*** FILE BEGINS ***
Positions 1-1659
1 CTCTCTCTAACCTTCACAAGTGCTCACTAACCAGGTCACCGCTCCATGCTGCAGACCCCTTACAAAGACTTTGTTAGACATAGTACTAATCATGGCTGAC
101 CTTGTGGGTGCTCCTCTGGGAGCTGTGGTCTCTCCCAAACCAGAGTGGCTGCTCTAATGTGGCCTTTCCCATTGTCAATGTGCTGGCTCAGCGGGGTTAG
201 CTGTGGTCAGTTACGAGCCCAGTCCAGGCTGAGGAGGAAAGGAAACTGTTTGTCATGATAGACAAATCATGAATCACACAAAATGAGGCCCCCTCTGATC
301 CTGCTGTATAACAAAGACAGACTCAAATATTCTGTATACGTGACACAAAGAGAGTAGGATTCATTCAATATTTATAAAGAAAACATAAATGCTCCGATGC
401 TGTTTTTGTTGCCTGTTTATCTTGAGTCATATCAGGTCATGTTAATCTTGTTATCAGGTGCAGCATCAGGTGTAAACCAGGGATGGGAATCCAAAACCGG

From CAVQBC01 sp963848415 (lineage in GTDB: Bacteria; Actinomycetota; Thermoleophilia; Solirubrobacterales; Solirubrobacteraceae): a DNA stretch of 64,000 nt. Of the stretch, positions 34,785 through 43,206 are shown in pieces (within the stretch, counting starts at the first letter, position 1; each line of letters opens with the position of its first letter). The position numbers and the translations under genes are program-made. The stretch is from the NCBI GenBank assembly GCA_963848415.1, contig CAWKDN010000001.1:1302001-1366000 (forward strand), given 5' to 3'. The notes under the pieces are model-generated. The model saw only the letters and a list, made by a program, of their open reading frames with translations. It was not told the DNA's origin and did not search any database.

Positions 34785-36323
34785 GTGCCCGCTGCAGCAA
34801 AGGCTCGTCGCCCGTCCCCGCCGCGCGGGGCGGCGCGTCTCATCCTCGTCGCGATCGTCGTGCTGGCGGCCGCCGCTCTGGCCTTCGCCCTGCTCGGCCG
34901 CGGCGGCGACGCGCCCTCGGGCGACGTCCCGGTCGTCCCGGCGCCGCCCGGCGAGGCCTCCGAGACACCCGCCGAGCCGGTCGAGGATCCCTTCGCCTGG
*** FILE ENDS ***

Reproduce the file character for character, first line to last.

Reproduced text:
Positions 1-1659
1 CTCTCTCTAACCTTCACAAGTGCTCACTAACCAGGTCACCGCTCCATGCTGCAGACCCCTTACAAAGACTTTGTTAGACATAGTACTAATCATGGCTGAC
101 CTTGTGGGTGCTCCTCTGGGAGCTGTGGTCTCTCCCAAACCAGAGTGGCTGCTCTAATGTGGCCTTTCCCATTGTCAATGTGCTGGCTCAGCGGGGTTAG
201 CTGTGGTCAGTTACGAGCCCAGTCCAGGCTGAGGAGGAAAGGAAACTGTTTGTCATGATAGACAAATCATGAATCACACAAAATGAGGCCCCCTCTGATC
301 CTGCTGTATAACAAAGACAGACTCAAATATTCTGTATACGTGACACAAAGAGAGTAGGATTCATTCAATATTTATAAAGAAAACATAAATGCTCCGATGC
401 TGTTTTTGTTGCCTGTTTATCTTGAGTCATATCAGGTCATGTTAATCTTGTTATCAGGTGCAGCATCAGGTGTAAACCAGGGATGGGAATCCAAAACCGG

From CAVQBC01 sp963848415 (lineage in GTDB: Bacteria; Actinomycetota; Thermoleophilia; Solirubrobacterales; Solirubrobacteraceae): a DNA stretch of 64,000 nt. Of the stretch, positions 34,785 through 43,206 are shown in pieces (within the stretch, counting starts at the first letter, position 1; each line of letters opens with the position of its first letter). The position numbers and the translations under genes are program-made. The stretch is from the NCBI GenBank assembly GCA_963848415.1, contig CAWKDN010000001.1:1302001-1366000 (forward strand), given 5' to 3'. The notes under the pieces are model-generated. The model saw only the letters and a list, made by a program, of their open reading frames with translations. It was not told the DNA's origin and did not search any database.

Positions 34785-36323
34785 GTGCCCGCTGCAGCAA
34801 AGGCTCGTCGCCCGTCCCCGCCGCGCGGGGCGGCGCGTCTCATCCTCGTCGCGATCGTCGTGCTGGCGGCCGCCGCTCTGGCCTTCGCCCTGCTCGGCCG
34901 CGGCGGCGACGCGCCCTCGGGCGACGTCCCGGTCGTCCCGGCGCCGCCCGGCGAGGCCTCCGAGACACCCGCCGAGCCGGTCGAGGATCCCTTCGCCTGG